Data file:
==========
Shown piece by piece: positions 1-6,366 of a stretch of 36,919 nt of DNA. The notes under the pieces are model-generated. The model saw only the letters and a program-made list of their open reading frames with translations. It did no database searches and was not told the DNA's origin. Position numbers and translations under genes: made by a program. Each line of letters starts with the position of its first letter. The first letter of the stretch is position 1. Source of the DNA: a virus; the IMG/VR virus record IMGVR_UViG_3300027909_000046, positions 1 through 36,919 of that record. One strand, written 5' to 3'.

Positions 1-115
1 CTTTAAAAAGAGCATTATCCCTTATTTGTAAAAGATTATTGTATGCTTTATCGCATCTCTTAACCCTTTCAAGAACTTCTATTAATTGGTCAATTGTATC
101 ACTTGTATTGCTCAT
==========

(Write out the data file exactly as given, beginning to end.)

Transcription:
Shown piece by piece: positions 1-6,366 of a stretch of 36,919 nt of DNA. The notes under the pieces are model-generated. The model saw only the letters and a program-made list of their open reading frames with translations. It did no database searches and was not told the DNA's origin. Position numbers and translations under genes: made by a program. Each line of letters starts with the position of its first letter. The first letter of the stretch is position 1. Source of the DNA: a virus; the IMG/VR virus record IMGVR_UViG_3300027909_000046, positions 1 through 36,919 of that record. One strand, written 5' to 3'.

Positions 1-115
1 CTTTAAAAAGAGCATTATCCCTTATTTGTAAAAGATTATTGTATGCTTTATCGCATCTCTTAACCCTTTCAAGAACTTCTATTAATTGGTCAATTGTATC
101 ACTTGTATTGCTCAT